There is also, in the minds of the directors who set the high CEO salary, another justification. They argue that they must pay their CEO well or he will decamp for some more generous rival, thereby subtracting his skills from their company and adding them to the competition. It is altogether probable that this reasoning is sound, especially since an extra $100,000 is a drop in a Fortune 500 bucket. Moreover, if he can increase his firm’s profit by $100,001, or prevent the loss of $100,001, or some combination of the two, he will have proved, as neoclassical economists say, the marginal utility of his raise.

This logic may remind you of the free agent auction in baseball; and indeed the same principles operate, with the same results: astronomical salaries for a few, whopping raises to keep the most important and most powerful of the rest in line, and higher prices for the paying customers.

ASSUMING that enormous pay differentials are a weakness in, if not a threat to, democracy (I refer you, as I did in my previous column, to Wallace C. Peterson’s Our Overloaded Economy), what can be done to change the situation? First, it must be recognized that the situation, being indeed rational, is not likely to change of itself. Second, it must be recognized that raising the consciousness of the losers might improve their self-respect (or perhaps the contrary), but is not likely to do much toward improving their lot. In this regard the problem is again analogous to that of women, who, even after overcoming their math anxiety, still need the ERA if they’re to get a fair shake.

There are, I think, two practical possibilities. Since we already set a minimum wage, there would seem to be no reason in principle why we might not set a maximum. Nonetheless, there are good reasons for avoiding rigidities where possible. That leaves the possibility of a steeply progressive income tax, coupled with the elimination of deductions and shelters, and probably with radical reform of inheritance taxes.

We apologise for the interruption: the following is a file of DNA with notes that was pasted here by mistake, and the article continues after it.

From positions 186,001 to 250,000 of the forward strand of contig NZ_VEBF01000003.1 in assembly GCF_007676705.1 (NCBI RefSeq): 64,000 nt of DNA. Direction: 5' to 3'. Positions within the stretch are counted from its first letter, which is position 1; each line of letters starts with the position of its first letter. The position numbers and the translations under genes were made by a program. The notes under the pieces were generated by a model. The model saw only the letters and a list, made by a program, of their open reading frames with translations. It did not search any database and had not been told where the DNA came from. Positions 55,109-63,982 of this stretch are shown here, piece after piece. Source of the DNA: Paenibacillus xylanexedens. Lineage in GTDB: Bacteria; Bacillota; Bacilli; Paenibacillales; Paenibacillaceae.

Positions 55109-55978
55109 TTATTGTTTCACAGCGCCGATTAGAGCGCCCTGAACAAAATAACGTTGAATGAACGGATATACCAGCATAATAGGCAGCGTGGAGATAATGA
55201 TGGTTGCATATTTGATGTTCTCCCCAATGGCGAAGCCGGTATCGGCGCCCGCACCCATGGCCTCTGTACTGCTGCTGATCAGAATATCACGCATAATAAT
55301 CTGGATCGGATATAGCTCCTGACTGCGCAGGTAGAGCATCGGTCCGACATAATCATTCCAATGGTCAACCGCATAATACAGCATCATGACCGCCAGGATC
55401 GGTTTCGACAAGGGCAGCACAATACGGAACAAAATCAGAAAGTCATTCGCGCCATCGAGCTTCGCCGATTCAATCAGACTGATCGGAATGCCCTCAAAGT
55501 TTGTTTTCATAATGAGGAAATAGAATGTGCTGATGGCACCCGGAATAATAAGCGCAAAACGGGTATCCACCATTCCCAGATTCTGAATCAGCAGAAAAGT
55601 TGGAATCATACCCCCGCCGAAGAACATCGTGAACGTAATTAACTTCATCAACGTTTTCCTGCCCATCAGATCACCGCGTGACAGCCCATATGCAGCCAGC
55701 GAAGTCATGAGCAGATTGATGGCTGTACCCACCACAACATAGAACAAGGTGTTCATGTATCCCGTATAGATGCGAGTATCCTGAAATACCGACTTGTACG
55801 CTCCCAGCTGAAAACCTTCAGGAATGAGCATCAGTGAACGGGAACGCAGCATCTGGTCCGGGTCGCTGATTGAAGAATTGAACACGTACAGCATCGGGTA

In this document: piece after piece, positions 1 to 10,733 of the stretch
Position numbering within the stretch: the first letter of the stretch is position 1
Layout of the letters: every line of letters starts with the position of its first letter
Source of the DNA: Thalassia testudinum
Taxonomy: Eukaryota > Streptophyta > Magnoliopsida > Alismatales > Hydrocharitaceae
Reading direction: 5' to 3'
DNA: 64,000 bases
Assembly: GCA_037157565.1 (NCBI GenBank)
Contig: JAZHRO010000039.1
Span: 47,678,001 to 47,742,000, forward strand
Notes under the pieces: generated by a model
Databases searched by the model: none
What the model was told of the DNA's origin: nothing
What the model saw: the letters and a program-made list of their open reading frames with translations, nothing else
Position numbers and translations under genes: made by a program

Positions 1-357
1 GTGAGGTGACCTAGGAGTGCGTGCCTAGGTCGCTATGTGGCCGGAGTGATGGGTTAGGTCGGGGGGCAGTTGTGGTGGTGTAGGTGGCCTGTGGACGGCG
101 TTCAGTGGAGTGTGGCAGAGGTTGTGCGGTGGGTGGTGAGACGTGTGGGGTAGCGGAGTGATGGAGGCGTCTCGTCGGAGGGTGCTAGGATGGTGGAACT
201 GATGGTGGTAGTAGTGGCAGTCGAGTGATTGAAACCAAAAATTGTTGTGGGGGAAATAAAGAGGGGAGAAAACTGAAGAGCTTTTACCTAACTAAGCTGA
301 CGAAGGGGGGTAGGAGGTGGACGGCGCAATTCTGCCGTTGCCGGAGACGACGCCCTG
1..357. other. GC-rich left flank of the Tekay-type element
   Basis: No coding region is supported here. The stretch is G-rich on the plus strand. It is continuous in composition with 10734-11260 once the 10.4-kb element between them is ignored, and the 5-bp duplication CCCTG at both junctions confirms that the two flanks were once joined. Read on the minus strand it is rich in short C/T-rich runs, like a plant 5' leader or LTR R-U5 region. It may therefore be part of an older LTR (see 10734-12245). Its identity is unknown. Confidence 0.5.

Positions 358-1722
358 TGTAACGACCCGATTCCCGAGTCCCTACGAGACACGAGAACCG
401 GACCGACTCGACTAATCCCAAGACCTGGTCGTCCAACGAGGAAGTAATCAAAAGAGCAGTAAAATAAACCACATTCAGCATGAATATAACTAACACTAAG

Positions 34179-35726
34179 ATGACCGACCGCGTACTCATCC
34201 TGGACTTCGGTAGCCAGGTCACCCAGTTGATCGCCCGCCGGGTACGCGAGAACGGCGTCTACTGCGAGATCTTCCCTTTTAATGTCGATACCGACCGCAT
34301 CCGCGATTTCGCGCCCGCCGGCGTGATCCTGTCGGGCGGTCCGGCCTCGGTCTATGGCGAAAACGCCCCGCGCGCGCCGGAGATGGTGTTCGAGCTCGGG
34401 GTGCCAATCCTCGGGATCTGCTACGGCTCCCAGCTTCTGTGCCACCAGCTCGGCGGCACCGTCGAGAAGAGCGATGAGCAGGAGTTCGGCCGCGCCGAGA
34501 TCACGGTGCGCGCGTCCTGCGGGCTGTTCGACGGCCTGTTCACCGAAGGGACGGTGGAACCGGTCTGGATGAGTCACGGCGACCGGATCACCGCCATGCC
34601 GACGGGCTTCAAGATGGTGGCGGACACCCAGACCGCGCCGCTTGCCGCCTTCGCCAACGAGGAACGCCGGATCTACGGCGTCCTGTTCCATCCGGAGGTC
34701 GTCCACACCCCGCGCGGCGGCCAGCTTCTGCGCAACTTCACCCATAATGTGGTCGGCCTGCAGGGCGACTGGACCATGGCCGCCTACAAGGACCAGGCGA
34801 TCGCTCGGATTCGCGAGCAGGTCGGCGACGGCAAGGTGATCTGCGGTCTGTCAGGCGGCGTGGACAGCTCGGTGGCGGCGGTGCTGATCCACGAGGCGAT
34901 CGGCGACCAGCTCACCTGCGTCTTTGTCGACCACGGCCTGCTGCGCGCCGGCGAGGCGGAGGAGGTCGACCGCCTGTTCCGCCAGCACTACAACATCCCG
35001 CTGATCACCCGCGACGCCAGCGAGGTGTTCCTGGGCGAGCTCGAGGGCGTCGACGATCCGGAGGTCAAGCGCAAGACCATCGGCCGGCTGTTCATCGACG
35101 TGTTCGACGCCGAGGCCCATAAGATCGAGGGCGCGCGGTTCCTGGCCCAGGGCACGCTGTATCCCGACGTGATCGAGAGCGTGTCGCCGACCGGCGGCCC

Now, it will be protested that a steeply progressive income tax – especially one frankly intended to rein in the drive for high executive salaries – is an interference in the workings of the free market. If there is a demand for a man’s services, it will be said, he should be rewarded with what the market will bear.

This objection has a fatal flaw, for it assumes that labor is a commodity like any other, and like the others is subject to the law of supply and demand. Marx, of course, charged that the capitalist mode of production depended on making labor-power a commodity. To fit the scenario of Capital (Chapter VI), labor-power had to be “free” (by which Marx meant unrestricted) and the laborer had to be “free” (that is, unconnected and without resources). It may be doubted that such a drama was ever staged in its pure form. In any event, since Marx’s time, the capitalist nations have all enacted not only minimum wage laws, but also laws governing hours and conditions of work, vacations, unemployment compensation, old age security, freedom to join labor unions, and much else; and all these laws implicitly recognize that labor is different from, and should be treated differently from, ordinary commodities.